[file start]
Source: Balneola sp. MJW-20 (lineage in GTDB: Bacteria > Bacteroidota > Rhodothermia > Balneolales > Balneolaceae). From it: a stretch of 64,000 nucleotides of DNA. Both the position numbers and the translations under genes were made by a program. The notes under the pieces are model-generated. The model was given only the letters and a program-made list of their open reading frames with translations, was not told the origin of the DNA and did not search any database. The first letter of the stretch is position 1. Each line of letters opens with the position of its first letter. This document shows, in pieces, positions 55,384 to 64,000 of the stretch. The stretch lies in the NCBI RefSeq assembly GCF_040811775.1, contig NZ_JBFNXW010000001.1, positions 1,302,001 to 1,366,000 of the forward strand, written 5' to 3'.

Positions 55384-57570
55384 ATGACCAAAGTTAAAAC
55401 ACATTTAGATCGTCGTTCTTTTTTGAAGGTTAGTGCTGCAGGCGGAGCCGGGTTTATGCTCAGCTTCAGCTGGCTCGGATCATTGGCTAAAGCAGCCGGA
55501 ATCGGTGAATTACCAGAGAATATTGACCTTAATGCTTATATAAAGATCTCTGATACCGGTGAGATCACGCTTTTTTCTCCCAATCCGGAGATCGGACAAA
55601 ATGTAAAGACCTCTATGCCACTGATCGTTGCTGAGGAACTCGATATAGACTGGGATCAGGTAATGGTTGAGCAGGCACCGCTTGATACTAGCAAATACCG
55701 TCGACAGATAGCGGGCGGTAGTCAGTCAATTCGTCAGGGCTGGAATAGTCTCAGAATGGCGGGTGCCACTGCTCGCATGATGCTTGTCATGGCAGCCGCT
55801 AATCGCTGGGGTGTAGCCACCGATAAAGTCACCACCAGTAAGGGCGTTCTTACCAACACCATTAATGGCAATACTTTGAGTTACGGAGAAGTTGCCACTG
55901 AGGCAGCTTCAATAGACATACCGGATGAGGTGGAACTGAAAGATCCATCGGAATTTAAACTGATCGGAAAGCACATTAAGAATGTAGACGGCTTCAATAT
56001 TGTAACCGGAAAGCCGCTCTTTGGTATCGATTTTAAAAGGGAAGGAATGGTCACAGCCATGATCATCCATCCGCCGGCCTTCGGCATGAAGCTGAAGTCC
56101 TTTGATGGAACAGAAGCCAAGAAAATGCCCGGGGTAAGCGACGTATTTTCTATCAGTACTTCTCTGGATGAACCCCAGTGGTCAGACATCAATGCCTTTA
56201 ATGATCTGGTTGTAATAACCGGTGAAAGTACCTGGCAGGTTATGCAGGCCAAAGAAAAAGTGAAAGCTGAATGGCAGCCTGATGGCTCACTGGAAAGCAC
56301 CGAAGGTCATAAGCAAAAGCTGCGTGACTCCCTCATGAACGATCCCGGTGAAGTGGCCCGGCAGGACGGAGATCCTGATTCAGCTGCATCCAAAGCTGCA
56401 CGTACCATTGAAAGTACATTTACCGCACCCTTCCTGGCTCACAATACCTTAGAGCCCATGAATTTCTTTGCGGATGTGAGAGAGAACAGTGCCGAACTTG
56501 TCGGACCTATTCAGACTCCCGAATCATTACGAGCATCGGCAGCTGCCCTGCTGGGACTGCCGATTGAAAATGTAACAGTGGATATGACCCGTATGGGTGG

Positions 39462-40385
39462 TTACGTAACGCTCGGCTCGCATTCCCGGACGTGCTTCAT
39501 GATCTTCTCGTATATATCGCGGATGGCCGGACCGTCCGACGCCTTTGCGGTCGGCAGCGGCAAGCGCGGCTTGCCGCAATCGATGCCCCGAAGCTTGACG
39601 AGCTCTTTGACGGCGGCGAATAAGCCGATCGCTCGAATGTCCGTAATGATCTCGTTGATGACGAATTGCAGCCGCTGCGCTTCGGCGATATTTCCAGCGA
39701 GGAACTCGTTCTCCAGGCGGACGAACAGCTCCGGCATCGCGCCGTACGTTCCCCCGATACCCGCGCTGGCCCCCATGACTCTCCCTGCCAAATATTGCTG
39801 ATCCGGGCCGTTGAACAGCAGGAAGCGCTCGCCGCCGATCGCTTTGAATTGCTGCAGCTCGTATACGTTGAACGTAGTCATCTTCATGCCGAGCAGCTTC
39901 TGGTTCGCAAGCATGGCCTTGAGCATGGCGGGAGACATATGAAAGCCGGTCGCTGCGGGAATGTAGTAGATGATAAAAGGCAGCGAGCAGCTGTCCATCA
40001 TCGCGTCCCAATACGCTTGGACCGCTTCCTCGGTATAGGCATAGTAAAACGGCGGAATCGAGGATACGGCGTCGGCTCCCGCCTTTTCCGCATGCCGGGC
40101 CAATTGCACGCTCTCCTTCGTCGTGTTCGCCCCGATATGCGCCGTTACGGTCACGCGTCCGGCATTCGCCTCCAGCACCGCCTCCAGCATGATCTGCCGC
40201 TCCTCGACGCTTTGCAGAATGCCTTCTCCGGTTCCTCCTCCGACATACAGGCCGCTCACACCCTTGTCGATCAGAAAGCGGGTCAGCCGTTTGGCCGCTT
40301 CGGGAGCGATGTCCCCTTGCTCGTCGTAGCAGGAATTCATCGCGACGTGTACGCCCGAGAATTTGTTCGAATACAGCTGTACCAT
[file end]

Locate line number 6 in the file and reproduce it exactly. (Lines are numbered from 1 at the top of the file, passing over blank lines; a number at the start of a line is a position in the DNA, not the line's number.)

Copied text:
55601 ATGTAAAGACCTCTATGCCACTGATCGTTGCTGAGGAACTCGATATAGACTGGGATCAGGTAATGGTTGAGCAGGCACCGCTTGATACTAGCAAATACCG